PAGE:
ChatGPT And Coding: Who Owns What?

Many businesses use ChatGPT for coding or software development purposes. This raises an interesting question: do you own the code generated by ChatGPT?

This issue is similar to the one discussed earlier regarding copyright and AI-generated content. OpenAI’s Terms of Use state that it assigns to its users “all its rights, title, and interest” in the generated output. However, it also clarifies that the output may not be unique, meaning that another user could receive the same output as you.

Thus, if you use ChatGPT for coding and the output is the same as that provided to another user, this could create potential copyright issues. To safeguard your interests, it’s worth looking into other forms of protection such as patenting your software, or maintaining it as a trade secret.

If you have questions regarding this or otherwise regarding copyright ownership of your source code, our IP lawyers can guide you through your options. Get in touch with our team for an IP Lawyer Consult.

How Can I Protect My Business’ Intellectual Property?

While AI cannot own IP, businesses certainly can. It is crucial to ensure that your legal documents secure your ownership of IP and protect it in general.

Since AI-generated content may not be covered by copyright laws, it’s essential to explore other ways to protect your IP and maintain ownership with you or your business. Let’s look into some options below.

Limiting Your Liability

Incorporating Limitation of Liability clauses into your essential legal documents can help shield your business from potential risks and minimise your legal obligations. These clauses specify the extent of your liability and define the types of losses for which you will not be held responsible. 

By setting clear boundaries from the beginning, all parties involved can better understand their respective responsibilities and liabilities.

Having a Limitation of Liability clause is particularly helpful when dealing with AI-generated content and its potential inaccuracies. By explicitly defining your liability, you can protect your business from any unforeseen consequences arising from the use of AI-generated content.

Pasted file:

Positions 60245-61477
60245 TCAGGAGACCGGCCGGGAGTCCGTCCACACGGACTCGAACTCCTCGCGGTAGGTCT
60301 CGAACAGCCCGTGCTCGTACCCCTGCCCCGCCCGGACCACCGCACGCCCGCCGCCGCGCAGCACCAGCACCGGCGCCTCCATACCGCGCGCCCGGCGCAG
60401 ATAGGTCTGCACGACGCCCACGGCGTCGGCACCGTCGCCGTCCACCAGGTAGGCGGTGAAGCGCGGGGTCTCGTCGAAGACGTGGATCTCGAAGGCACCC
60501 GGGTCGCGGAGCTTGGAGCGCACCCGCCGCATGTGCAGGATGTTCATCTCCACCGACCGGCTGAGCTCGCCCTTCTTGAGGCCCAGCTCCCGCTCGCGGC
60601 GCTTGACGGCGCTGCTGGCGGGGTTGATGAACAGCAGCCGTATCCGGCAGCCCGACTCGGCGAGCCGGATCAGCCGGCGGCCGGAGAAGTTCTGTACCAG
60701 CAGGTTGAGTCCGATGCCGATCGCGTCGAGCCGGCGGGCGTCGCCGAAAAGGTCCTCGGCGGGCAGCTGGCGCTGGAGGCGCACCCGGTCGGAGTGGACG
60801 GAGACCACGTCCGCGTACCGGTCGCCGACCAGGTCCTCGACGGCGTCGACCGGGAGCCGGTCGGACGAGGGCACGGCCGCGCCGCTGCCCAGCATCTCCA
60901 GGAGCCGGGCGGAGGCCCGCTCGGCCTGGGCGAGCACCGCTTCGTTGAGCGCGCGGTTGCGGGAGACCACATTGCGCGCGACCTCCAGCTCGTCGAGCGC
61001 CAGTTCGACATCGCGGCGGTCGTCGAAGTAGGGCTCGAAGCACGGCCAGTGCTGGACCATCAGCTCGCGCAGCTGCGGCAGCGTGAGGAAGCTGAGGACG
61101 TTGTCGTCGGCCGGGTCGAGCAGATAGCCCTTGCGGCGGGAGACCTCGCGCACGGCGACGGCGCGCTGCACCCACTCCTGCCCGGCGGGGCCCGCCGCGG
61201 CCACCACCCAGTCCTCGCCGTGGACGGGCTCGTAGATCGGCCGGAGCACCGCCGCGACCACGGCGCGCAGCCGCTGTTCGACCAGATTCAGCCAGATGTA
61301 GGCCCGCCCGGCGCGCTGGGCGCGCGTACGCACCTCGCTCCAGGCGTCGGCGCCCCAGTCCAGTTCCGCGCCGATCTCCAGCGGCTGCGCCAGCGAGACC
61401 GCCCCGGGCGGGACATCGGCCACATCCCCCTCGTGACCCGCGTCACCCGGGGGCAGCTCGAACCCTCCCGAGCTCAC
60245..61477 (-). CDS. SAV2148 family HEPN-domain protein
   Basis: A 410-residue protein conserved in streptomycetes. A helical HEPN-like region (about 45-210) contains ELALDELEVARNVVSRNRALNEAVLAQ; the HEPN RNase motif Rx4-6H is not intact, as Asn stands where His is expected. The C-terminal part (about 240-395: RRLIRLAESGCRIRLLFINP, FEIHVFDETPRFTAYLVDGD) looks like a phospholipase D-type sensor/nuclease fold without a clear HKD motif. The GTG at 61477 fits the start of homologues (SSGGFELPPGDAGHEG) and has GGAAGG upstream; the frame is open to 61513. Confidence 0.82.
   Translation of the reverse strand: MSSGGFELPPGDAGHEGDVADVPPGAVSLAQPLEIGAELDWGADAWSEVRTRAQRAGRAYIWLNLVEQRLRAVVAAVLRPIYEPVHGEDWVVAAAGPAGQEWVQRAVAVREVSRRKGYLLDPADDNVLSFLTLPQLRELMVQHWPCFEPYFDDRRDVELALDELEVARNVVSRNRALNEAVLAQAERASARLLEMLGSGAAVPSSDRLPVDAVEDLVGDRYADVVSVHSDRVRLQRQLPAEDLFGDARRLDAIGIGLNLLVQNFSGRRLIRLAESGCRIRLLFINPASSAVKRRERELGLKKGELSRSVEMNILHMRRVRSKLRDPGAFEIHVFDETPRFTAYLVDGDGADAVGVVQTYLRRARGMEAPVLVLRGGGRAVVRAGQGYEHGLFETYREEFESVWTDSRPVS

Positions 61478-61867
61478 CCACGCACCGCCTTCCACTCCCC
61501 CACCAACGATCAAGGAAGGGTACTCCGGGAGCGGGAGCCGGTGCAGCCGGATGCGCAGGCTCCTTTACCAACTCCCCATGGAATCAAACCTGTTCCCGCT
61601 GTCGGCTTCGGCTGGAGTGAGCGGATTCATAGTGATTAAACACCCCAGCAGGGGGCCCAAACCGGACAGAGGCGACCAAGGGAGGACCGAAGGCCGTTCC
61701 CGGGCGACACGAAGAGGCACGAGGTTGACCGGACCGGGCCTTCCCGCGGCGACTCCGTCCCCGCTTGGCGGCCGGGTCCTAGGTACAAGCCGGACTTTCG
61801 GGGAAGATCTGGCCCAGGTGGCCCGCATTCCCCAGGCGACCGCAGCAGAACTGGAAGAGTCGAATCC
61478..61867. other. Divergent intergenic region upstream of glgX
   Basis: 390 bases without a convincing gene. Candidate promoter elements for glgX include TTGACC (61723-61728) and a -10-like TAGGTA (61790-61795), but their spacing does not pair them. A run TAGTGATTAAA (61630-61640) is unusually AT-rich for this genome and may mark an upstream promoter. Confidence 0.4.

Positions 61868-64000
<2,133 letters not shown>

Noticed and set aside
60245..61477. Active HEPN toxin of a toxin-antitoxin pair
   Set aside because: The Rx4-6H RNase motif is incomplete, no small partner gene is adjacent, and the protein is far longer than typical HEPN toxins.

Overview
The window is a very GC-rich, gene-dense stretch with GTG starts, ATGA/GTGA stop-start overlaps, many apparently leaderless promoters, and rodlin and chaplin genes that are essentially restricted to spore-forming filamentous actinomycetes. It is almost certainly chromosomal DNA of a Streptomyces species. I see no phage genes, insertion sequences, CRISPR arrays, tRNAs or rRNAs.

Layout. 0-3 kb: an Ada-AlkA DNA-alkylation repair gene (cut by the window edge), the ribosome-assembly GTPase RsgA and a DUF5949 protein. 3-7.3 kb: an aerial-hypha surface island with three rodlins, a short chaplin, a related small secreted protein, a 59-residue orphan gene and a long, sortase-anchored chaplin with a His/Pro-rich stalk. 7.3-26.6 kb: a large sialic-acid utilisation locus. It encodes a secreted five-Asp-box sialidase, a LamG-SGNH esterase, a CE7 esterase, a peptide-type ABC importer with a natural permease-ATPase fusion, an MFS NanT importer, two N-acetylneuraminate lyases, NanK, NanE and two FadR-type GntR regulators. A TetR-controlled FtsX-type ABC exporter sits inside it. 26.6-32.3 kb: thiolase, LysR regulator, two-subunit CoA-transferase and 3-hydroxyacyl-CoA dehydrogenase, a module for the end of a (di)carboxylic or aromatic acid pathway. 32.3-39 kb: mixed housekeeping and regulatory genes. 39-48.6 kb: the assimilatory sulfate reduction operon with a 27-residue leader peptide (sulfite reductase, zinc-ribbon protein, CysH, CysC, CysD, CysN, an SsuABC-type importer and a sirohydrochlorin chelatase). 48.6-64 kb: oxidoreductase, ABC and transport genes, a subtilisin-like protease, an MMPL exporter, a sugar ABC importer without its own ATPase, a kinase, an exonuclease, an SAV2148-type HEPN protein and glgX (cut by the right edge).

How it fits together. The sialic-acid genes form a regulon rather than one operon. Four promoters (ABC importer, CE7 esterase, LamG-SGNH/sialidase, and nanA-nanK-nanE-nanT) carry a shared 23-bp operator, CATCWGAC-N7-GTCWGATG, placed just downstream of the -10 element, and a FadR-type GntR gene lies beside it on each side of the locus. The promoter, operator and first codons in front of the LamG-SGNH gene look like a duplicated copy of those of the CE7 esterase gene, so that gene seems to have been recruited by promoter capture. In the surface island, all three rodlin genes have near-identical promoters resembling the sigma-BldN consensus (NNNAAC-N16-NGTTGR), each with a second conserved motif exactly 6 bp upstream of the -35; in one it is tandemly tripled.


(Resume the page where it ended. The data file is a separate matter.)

Transparency with your customers is important, so if you use AI-generated content, consider disclosing this to your audience. A disclaimer can inform readers that the content was generated by ChatGPT and not by you personally. It can also address any copyright or IP ownership issues, depending on the content shared.

For example, if you provide financial advice generated by ChatGPT, it’s wise to include a disclaimer stating that the information should not be construed as professional advice and that it is generic content generated by AI. You may also wish to clarify that you will not be held liable for any personal loss or detriment resulting from reliance on the information provided.

Workplace Policies

Having clear Workplace Policies in place can help ensure that your employees adhere to the proper procedures when handling AI-generated content. Incorporating these policies into your onboarding process will keep all staff aware of the correct procedures from the outset, reducing the risk of potential liability.

Chat To An Expert IP Lawyer

As AI continues to play an increasingly significant role in businesses, it’s crucial for business owners to understand the legal implications of AI, the potential impact on their operations, and the legal measures necessary for protection.

At Sprintlaw, we have a team of experienced IP lawyers who can guide you through your options.

If you would like a consultation on your options going forward, you can reach us at 1800 730 617 or for a free, no-obligations chat.